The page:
Better soils yield better!

If you click on the hand colored soils map I copied from the County Soil Service you will see tremendous variations in soils across these fields. Most of the variation was caused by slope erosion.

I had a lengthy discussion with the county soil service about the date these maps we're produced and how accurate they are. The end result of the conversation was that they are a general estimation and not highly accurate. An overlay may in fact be helpful to further define the soil zones. I could probably get a similar map to use for soil testing if I used a yield map.The problems would be if the field had weed patches, significant wet spots or some other reason unusual variations of yield other than soils. Multiple year yield maps would be more helpful to overlay and help define the soil lines.

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The reason I would use yield maps to help define the soils is common sense. Better soils yield better!

Once I have the map I need defined, it's a matter of pulling ~12 samples per sample location within the defined soil zones. The results as you would expect, show up with OM (organic matter) percentages that depict the soil types in the county survey.

I use Midwest Laboratories exclusively. In any of the following categories and website Google search keywords, they provide top quality service; Agricultural Lab, Agricultural Labs, Agricultural gps, Agriculture Lab, Agriculture labs, Fertility Recommendations, Midwest Soil, Precision Ag, Soil Agronomy, Soil Testing Labs, Soil Testing Service, Soil Testing Services.

The reason I use them exclusively is, not so long ago, other labs got the idea that they could speed up the processing of soil samples (the customers could get their results back sooner during the soil test season "rush" and no one would be the wiser!), if they could reduce the number of steps in the process! OK, so they use different chemicals and a different process than the old standard, by the way, the "Old" standard is the basis of making soil fertilizer recommendations and therefore one of the farmers greatest expense and yield determinant we are told, right!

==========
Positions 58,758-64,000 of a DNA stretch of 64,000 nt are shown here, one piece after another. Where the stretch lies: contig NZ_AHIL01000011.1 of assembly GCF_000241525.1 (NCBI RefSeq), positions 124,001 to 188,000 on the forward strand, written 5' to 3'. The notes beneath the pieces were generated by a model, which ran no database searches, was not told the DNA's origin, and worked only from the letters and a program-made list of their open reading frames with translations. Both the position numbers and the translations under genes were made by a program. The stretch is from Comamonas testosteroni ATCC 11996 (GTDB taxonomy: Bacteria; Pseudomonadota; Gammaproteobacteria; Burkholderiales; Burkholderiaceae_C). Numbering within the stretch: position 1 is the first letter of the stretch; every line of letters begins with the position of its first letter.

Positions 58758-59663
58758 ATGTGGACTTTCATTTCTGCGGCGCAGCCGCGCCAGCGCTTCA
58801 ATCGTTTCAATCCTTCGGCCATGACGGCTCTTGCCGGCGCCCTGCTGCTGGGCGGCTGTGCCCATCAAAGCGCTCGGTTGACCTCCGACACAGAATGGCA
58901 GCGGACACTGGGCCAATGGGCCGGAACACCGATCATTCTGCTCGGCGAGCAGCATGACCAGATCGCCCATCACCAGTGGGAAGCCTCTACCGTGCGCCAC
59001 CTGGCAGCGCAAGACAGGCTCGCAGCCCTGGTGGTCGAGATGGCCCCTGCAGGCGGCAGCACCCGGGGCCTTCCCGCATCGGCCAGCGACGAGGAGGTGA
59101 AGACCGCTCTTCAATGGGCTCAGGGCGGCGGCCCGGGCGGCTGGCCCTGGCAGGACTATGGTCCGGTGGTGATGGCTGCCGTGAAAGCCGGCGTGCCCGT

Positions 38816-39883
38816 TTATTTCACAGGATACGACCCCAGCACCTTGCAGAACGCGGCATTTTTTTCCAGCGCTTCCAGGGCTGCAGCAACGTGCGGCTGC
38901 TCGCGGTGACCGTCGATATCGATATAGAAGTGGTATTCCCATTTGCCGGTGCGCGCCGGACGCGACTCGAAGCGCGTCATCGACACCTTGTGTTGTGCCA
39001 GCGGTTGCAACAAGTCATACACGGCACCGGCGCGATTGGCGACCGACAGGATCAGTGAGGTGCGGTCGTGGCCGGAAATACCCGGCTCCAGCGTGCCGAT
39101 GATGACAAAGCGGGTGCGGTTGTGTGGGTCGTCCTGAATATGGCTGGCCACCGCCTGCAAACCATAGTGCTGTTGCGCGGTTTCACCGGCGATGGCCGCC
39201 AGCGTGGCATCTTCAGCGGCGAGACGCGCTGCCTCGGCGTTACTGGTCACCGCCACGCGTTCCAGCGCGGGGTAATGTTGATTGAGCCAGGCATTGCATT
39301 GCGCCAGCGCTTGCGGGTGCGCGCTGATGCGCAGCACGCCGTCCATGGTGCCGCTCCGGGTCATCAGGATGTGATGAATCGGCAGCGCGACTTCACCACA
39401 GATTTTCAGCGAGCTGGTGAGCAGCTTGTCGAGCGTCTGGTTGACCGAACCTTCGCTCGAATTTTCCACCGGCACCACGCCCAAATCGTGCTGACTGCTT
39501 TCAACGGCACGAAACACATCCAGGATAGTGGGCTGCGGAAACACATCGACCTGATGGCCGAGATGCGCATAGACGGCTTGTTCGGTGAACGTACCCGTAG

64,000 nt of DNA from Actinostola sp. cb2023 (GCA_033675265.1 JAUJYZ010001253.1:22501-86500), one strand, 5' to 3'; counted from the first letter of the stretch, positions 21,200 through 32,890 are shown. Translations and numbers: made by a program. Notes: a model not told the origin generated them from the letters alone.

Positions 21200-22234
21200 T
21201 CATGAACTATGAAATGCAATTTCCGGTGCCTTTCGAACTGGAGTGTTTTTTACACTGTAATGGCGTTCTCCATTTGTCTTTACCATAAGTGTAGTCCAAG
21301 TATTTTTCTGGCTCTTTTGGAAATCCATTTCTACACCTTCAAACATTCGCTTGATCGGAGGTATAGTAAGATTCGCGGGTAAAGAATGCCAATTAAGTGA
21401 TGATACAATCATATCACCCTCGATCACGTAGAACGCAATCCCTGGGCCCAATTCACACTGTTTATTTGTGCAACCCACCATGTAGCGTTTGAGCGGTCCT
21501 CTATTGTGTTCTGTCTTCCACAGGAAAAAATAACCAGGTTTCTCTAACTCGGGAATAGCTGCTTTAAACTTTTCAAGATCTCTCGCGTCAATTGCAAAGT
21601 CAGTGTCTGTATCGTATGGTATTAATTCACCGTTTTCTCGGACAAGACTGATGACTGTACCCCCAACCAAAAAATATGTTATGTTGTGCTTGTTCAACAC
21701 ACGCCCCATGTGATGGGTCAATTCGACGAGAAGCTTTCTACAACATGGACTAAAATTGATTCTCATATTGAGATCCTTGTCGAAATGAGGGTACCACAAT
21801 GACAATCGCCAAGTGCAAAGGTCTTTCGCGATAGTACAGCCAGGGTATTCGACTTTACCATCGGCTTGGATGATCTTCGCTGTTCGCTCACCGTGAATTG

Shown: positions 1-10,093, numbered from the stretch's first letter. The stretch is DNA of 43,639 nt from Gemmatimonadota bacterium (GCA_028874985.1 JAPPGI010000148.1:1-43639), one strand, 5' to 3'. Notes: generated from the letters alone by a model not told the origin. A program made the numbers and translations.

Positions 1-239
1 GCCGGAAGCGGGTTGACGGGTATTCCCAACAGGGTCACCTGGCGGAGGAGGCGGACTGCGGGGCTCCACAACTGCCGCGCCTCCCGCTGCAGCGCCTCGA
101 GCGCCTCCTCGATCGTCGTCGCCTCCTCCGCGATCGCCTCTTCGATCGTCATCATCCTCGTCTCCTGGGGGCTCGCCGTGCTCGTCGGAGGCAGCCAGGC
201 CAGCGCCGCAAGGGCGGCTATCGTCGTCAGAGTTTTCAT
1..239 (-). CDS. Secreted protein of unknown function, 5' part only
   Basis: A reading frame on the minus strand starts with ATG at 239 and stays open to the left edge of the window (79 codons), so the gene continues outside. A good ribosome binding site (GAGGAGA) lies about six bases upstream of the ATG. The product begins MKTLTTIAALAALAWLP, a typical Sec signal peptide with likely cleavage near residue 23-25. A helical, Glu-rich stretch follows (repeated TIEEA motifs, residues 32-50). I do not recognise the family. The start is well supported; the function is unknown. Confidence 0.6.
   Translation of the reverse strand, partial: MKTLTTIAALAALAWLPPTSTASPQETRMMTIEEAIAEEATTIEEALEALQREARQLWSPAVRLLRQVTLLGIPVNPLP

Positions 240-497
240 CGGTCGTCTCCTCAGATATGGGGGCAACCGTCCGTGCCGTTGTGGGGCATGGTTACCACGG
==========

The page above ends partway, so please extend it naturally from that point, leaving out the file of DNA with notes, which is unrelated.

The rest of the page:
So, this change, I will call "New" process produces a new set of values. What do those new numbers mean? They are not based on yield data research by any university or accredited facility so how is there any correlation to the "Old". The labs have to use a "correlation correction". Those are my words. I am not sure what they term the corrections. Now you have a new set of soil test values. Not a value from the "Old" standard and not even a value from the "New" method. Great, what am I going to do with this third value that was created? Good question

This is the biggest reason, among other good testing standards they adhere to, for my considering only Midwest Labs when getting tests of any kind.

What I am looking for from a soil test result;

  • Organic matter (Walkley Black) the larger the number, the better the soil.
  • Anion - Phosphorous P1 is the estimated available to the plant at the time the test was taken. This value is only a problem if too low or too high typical of hog manure.
  • Phosphorous P2 is the estimated available to the plant at the height of soil bacteria activity. Usually double the value of P1.
  • Cation - Correcting soils to these ranges for optimum crop production; % K 2-5, Mg 10-13, Ca 70-85, H 3-5
  • pH - Parts Hydrogen, I don't really care much about the number here because if I look at the % H, I have my answer.

If the parts Hydrogen is above the 3% I will recommend liming. The consideration of the make up of chemicals in the lime i.e., Magnesium versus Calcium will be based on my Magnesium readings from the soil test. Too high a Mg means, the corn will require more dollars spent on Nitrogen to get the same yield. And as always, testing the lime will determine what quantity of the lime will flow though a #100 mesh screen. Why is that important? Any lime particle size larger than what will flow through a #100 mesh screen may take tens of years to reduce Hydrogen values. Do not take the word of the quarry. They produce rock. They are not concerned with the makeup and are not agronomists! Grab samples from the pile you will be loaded out of because hard vs soft vanes in mining produce differing crush results.

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Posted in Home Improvement Post Date 03/01/2017






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